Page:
In the 1B Club Members field list, position your mouse pointer over the right edge of the list to display the Horizontal Resize pointer , and then drag right to expand the list to display the entire name in the title bar. Position the expanded field lists as shown in Figure 1.39.
In the field list for your 1B Pledges table, click Date Collected. With Pledge# deselected, notice that the Pledge# field displays in bold, and that in your 1B Club Members field list, the Student# field name displays in bold. Notice also that Student# is a field name in both tables.
In your 1B Club Members field list, click Student#, drag to the right to the 1B Pledges field list until your mouse pointer is on top of Student# as shown in Figure 1.40, and then release the mouse button.
In the displayed Edit Relationships dialog box, click to select the Enforce Referential Integrity check box, and then compare your screen with Figure 1.41.
In the Edit Relationships dialog box, click Create, and then compare your screen with Figure 1.42.
A join linethe line joining two tablesdisplays between the two tables. On the line, 1 indicates the one side of the relationship, and the infinity symbol () indicates the One club member can collect many pledges. These symbols display when referential integrity has been enforced.
Table relationships provide a map of how your database is organized, and you can print this information as a report. In this activity, you will print your relationships report.
With the Relationships window open, on the menu bar, click File, and then click Print Relationships. Compare your screen with Figure 1.43.
A report of the relationships you just created displays.
Check your Chapter Assignment Sheet or Course Syllabus, or consult your instructor, to determine whether you are to submit the printed pages that are the results of this project. To print, on the toolbar, click the Print button .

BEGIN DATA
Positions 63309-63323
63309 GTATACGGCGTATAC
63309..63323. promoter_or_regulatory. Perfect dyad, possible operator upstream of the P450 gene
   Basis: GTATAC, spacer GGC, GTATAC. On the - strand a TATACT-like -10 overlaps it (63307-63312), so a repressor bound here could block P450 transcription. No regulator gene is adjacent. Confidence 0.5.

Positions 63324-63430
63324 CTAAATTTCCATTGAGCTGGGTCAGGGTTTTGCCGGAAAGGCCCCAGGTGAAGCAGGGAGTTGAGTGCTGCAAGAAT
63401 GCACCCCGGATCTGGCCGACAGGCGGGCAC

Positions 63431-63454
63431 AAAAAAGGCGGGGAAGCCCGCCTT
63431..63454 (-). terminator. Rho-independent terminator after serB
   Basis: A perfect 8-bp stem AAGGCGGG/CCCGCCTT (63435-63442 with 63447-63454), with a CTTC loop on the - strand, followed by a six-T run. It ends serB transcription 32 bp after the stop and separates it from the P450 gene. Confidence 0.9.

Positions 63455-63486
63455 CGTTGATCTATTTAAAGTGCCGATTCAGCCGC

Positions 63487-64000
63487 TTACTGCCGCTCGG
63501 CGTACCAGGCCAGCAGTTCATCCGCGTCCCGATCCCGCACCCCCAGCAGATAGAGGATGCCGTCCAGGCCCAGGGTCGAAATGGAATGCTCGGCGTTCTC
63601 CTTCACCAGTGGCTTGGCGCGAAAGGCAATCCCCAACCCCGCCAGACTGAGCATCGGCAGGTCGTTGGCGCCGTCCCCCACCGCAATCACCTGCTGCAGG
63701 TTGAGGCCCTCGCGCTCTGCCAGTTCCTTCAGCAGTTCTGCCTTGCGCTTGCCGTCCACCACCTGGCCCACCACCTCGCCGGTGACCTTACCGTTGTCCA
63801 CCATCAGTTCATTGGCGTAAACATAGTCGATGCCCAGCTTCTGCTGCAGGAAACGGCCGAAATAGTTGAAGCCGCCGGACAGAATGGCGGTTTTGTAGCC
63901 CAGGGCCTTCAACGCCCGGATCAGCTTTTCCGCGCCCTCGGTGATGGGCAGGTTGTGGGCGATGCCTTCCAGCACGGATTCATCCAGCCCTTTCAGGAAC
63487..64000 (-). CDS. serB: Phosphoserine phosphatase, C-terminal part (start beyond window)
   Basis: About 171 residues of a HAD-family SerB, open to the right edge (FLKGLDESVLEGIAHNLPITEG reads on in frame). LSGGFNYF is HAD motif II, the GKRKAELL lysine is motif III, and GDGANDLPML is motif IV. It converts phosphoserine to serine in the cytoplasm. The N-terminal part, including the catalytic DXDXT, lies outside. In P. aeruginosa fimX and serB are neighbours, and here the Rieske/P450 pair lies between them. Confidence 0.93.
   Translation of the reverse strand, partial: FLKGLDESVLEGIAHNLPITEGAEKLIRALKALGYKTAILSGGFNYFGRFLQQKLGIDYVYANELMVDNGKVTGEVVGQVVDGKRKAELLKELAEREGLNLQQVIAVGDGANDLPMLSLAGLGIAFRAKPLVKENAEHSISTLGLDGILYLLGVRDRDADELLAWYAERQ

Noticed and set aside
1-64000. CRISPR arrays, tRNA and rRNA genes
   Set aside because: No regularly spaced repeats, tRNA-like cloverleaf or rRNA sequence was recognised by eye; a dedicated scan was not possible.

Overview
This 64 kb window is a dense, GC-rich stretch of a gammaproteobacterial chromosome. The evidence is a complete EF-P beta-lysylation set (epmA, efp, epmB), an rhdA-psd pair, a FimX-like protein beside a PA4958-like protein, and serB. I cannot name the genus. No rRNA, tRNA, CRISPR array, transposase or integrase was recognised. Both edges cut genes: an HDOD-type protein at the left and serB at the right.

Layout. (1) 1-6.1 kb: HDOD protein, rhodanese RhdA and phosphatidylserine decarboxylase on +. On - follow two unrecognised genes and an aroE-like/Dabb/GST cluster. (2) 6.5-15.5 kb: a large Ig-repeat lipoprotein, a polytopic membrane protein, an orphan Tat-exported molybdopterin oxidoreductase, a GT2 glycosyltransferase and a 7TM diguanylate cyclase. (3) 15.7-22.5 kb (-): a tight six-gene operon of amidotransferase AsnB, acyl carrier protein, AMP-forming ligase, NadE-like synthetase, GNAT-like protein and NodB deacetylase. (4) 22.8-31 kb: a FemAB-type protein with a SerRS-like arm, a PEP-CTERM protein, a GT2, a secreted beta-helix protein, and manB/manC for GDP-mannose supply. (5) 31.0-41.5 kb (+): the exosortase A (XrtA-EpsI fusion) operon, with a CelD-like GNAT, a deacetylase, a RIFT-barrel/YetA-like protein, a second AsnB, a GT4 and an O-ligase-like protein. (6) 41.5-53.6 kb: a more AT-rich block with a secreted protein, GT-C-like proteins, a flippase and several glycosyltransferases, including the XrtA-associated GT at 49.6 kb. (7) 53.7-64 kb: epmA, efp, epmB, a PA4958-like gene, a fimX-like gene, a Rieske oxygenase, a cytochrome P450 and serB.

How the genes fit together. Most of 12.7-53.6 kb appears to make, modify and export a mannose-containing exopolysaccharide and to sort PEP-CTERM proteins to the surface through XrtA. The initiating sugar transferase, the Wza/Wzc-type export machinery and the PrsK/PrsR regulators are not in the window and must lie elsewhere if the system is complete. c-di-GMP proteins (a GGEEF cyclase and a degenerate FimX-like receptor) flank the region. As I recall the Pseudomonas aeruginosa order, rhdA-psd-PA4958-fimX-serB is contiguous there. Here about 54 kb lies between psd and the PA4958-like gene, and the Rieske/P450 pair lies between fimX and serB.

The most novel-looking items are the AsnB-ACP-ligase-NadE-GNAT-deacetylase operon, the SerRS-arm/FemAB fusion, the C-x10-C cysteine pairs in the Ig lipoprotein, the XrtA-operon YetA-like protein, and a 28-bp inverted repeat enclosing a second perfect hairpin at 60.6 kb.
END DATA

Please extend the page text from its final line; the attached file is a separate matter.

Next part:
On the report title bar, click the Close button , and then click Yes when prompted to save the report.
In the displayed Save As dialog box, click OK to accept the default report name.
In the Relationships window title bar, click the Close button . If a message box displays asking if you want to save the layout of the relationships, click Yes.
More Knowledge: Other Types of Relationships
Using One-to-One and Multiple One-to-Many Relationships
There are other relationships that can be created using the same process in the Relationships window. The type of relationship is determined by the placement of the primary key field. A one-to-one relationship exists between two tables when a record in one table is related to a single record in a second table. In this case, both tables use the same field as the primary key. This is most often used when data is placed in a separate table because access to the information is restricted. You can also create multiple one-to-many relationships between tables in a database simply by adding more tables to the Relationships window and creating a join line between the tables based on their common field. A primary key field from one table can be joined to the same field in more than one table.
Chapter One. Creating Documents with Microsoft Word 2003
Chapter Two. Formatting and Organizing Text
Chapter Three. Using Graphics and Tables
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Chapter Two. Sort, Filter, and Query a Database